Ochsner Health System will continue to operate Hancock Medical Center and rename it Ochsner Hancock Medical Center under a long-term lease agreement with the Hancock County Board of Supervisors.
This agreement expands the partnership between the county and Ochsner created in 2013. The lease provides Ochsner with the option to purchase the hospital at the end of the lease term.
Ochsner has committed to invest $33.75 million in lease payments and capital investments into the county and facility and to make efforts to recruit physicians and expand clinical services.
A seven-member advisory board will be named, with at least three community members appointed by the Hancock Supervisors and the president of the supervisors serving as an ex officio member. The agreement is a 25-year lease valued at an average of $850,000 in annual lease payments with a required $500,000 annual capital investment into the facility.
One of Ochsner’s first actions will be to implement Epic, an electronic healthcare information software designed to improve coordination of care, revenue and patient registration and scheduling. It will allow patients better access to their health information through the MyChart patient portal.
Hancock Medical Center, under Ochsner’s management, experienced positive operational cash flow for the first time in nearly a dozen years. The hospital also has made significant improvements in quality metrics and higher patient experience scores in both the hospital and clinics.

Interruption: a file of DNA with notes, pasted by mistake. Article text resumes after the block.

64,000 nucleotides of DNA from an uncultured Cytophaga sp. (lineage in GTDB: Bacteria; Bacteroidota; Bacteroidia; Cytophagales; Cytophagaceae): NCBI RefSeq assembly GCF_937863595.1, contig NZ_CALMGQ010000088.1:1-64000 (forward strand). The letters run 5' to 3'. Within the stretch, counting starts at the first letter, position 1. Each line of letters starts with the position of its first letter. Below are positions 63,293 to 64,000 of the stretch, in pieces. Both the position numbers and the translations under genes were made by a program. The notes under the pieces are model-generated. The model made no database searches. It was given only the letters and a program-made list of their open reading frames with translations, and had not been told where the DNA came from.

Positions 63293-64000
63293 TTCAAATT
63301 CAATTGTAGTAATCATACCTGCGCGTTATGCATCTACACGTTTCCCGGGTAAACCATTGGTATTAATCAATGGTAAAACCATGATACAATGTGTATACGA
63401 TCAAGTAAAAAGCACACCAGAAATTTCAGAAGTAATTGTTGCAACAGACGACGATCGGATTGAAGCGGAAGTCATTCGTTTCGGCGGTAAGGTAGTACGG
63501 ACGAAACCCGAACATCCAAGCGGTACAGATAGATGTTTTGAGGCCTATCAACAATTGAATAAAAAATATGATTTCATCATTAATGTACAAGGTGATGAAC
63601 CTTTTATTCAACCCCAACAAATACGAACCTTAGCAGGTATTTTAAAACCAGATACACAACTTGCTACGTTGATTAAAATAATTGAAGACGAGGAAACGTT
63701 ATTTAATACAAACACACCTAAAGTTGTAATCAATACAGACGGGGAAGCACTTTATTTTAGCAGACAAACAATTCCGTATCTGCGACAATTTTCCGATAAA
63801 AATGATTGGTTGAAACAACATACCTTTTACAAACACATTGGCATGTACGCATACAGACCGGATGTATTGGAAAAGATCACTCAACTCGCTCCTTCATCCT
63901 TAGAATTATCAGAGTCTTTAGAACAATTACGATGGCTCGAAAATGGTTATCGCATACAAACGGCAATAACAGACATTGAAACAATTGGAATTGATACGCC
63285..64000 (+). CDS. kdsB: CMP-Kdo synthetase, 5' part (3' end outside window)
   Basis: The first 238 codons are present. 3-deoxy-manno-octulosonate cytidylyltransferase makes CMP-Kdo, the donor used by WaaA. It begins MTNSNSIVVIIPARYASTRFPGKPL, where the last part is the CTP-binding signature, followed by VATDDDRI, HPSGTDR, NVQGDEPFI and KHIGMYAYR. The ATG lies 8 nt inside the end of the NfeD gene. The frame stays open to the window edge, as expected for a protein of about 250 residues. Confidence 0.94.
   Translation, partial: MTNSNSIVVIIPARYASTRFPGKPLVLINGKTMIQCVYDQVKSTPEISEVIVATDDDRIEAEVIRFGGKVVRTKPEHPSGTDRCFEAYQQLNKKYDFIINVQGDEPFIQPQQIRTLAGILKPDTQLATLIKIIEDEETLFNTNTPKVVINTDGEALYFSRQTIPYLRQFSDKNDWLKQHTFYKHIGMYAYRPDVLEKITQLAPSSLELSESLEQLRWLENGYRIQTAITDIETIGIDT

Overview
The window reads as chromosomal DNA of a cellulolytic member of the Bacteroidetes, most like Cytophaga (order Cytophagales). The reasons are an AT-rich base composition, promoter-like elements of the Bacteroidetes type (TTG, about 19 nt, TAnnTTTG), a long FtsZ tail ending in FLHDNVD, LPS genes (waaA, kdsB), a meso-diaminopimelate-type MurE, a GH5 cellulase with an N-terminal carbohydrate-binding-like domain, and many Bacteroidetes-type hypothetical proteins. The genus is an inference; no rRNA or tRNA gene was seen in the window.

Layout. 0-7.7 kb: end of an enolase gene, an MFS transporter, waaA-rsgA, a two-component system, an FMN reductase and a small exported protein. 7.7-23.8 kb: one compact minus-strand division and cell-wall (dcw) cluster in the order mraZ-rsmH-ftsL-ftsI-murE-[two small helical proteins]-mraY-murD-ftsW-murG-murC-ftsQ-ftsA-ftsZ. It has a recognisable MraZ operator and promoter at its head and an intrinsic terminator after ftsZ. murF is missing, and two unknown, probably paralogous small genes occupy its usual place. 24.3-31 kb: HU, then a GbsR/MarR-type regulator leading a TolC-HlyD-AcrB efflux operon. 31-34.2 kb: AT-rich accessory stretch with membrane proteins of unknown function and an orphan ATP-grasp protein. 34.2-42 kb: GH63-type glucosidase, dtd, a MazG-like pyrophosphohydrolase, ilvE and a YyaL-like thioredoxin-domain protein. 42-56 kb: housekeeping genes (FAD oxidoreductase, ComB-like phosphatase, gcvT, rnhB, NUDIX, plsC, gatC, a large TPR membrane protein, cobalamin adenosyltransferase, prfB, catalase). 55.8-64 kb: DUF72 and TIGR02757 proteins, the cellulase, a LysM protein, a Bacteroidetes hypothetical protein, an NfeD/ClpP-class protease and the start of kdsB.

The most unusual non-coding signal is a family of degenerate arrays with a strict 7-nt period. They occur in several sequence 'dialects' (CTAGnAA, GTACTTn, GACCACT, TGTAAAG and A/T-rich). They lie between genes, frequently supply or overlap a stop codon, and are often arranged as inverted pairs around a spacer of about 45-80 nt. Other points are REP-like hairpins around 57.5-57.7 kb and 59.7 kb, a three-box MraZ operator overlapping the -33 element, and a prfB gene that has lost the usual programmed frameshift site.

Blaine LaFontaine, Hancock supervisors president, said the board met with many potential partners but feels confident that Ochsner Health System will continue to lead Hancock Medical in the right direction.
Ochsner will provide acute-care services for at least five years; maintain a large percentage of local employees and doctors; provide the county with yearly data and reports; and allow a seven-member board to manage the hospital, with three of the representatives being chosen by the county, the Sea Coast Echo reported.
Ochsner will not be able to independently terminate the agreement, officials said. At the end of the lease, Ochsner will be able to purchase the hospital for $1, officials said.
Last year, the board began investigating whether selling Hancock Medical was feasible. The board contracted with Healthcare Management Partners (HMP), a Tennessee-based company, to begin the process of leasing or selling the hospital.
Scott Phillips of HMP said Tuesday that about 110 hospitals and medical providers were identified as potential bidders.
Of those, eight companies showed interested throughout various stages of the process, Phillips said.
Last month, Ochsner agreed to be the “stalking horse” bidder when it entered its proposal.
According to Phillips, no other company decided to turn in a proposal against Ochsners bid.
Sea Coast Echo contributed to this report.